What is Geriatric Care?
PPC is devoted to geriatric medicine, and we have spent most of our careers caring for geriatric patients. We love watching a ninety-year-old patient strut or roll into the office, share stories with us about her family, and then walk out with a smile on her face and a feeling of empowerment and control over her own health. We love visiting a patient in his assisted living room and help him understand his medicines and diagnoses, explaining that it’s more important to focus on happiness and function than numbers and illness.
At PPC, we adhere to a geriatric model of care for our patients who are over the age of 70. It doesn’t matter if they are running and still working, or if they are having a hard time walking and riddled with chronic illness. Regardless, an older body is a temple that must be respected, one that has stood up to the test of time and that in a large part takes care of itself without all our meddling. It doesn’t follow the same rules as a younger body. What is normal for an old person may viewed as abnormal by standard convention and lead to dangerous treatments and procedures. Older people don’t do well with medicines, and they do best with fewer tests and more attention paid to symptoms than numbers.
The guiding philosophy of PPC is that there is no single right approach that is appropriate for every patient. As a PPC patient we discuss all aspects of your health with you and we give you multiple options for your medical care. Just because it's broken doesn't mean we have to fix it. That's up to you.
Our goal is to keep our elderly patients active and independent, and the personalized approach helps achieve that objective. But that does not mean we do not intervene medically when necessary. Sometimes physical therapy, home health, holistic treatments, and even hospital-level care will be required. Exercise is a crucial element of care, no matter what a patient's physical state is, and we will pursue a rigorous physical regimen with all of our patients. We will work with families when necessary to help their parents/relatives stay healthy. We will confront memory loss and physical disability sensibly, with every reasonable means we have at our disposal. We will treat illness quickly before it becomes severe and potentially life threatening. We will discuss with patients and their families their wishes for resuscitation and life support, hospitalization, testing, and screening tests and providing them with a reliable risk/benefit assessment. Most of all, we will come to know our older patients well, so when a change in health does occur, we can always act in their interest.
There are several caveats of geriatric care to which we adhere at PPC.
Most medical studies are done on younger people and intentionally exclude those over 70 and who have chronic illness or are on too many medicines. Thus, the results of these studies are not valid, leaving us forced to use common sense, clinical judgment, our decades of experience, and a patient’s own symptoms as a guide to care. How novel is that approach!
Fixing numbers in older people is self-destructive. Many elders need higher sugars and blood pressure; in fact, their bodies push up pressure intentionally to get blood through blockages. High cholesterol is beneficial in elders, as often is higher weight. Other numbers like kidney function are invalid in elders because they have less muscle mass. To base a diagnosis on numbers can lead us down a very dangerous road. Recently my dad came to the hospital severely dehydrated, but a random lab test told the doctors he had too much fluid. Rather than look at and speak with the patient, they based treatment on the number. The results were horrific. We see this all the time. Number chasing with a gaze away from the patient is terrible geriatric care. As Osler says, if you want to know what’s going on, ask the patient.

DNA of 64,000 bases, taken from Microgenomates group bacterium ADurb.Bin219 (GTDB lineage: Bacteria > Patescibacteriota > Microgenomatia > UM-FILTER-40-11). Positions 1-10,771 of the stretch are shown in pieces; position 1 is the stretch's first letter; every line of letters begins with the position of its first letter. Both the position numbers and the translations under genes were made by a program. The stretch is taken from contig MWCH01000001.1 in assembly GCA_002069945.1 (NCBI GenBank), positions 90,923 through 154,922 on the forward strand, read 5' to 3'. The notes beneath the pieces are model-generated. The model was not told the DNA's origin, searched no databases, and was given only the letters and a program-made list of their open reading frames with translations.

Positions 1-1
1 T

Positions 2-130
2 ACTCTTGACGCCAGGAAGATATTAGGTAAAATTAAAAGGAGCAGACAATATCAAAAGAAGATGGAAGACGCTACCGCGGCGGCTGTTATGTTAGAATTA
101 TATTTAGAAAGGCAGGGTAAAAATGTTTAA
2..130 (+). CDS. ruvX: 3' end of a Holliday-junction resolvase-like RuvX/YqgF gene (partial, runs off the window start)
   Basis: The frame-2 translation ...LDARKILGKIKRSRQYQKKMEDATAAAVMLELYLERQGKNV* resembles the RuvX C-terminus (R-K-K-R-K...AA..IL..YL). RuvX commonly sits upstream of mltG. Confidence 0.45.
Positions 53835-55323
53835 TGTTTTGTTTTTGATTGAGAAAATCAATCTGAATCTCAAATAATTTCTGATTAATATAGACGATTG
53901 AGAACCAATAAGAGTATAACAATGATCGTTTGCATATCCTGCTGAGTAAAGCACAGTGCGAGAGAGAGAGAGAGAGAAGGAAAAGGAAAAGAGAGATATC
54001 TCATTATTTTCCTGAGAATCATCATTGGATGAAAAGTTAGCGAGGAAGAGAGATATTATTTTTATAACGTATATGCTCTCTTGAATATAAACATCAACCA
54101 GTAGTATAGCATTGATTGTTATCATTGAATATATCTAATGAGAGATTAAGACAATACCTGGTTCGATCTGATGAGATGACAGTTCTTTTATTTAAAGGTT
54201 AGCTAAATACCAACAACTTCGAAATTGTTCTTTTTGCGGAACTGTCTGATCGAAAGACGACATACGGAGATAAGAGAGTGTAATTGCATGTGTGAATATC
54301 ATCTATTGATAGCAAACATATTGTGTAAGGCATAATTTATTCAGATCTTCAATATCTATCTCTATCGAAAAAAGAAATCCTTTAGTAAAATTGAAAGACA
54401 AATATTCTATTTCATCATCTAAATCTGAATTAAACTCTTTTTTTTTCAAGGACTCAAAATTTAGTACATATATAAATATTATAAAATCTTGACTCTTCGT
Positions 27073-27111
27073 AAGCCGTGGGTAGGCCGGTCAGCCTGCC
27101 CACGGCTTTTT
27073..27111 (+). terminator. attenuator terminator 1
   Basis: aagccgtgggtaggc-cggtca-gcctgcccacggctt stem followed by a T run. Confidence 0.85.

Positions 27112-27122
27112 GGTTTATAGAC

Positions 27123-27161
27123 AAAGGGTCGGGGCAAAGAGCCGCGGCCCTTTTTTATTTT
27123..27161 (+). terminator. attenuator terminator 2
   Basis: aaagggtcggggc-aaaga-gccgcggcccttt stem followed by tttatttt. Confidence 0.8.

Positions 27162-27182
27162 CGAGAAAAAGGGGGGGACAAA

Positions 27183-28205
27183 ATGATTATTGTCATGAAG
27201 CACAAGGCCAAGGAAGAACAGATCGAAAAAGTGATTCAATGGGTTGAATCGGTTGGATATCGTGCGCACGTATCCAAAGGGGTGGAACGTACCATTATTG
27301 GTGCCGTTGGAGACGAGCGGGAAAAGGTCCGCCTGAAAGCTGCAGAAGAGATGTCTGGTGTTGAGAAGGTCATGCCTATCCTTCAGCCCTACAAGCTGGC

No medicine or intervention is likely to keep an elderly person alive longer. Under some circumstances, we need to surgically fix a problem or treat a medical condition with medicines. But we must be cautious, weighing risks and benefits of every interventions, and knowing that drugs and surgeries don’t act the same in elders as in young people.
Polypharmacy—or the use of too many drugs—is the drug epidemic among our elderly population. Because elders have so many chronic illness and aberrant numbers, doctors often flood them with medicines. Copious studies show that polypharmacy—even taking just 5 pills—leads to worse outcomes, physical and mental decline, and rarely any benefit than if the drugs are not used. Again, we want to take care of people, not their numbers as they age.
The goal of geriatric care is to maintain function and well-being. We want to keep the brain sharp, the legs strong, and the heart happy. We want our patients to have energy and vitality. This not only helps them feel better, but they usually live longer and avoid catastrophic injuries or complications if they do less. The mantra of geriatric care is that less is more. Again, the focus is on diet, exercise, and stress reduction, not on chasing the fountain of youth or believing promises that this drug or that procedure will solve our problems. Usually they cause more.
We see you as a whole person, not a series of measurements, and we want you to be as independent, vibrant, and happy as you can be. Let’s not be fooled by a medical system that thrives on fixing things by scaring you to death, diagnosing you with endless conditions, and finding reasons to flood you with one intervention and pill after another. That’s not geriatric care. That’s bad care. And at PPC, we want to take care of you as a person, which is what geriatric care is all about. Watch our Video to learn more!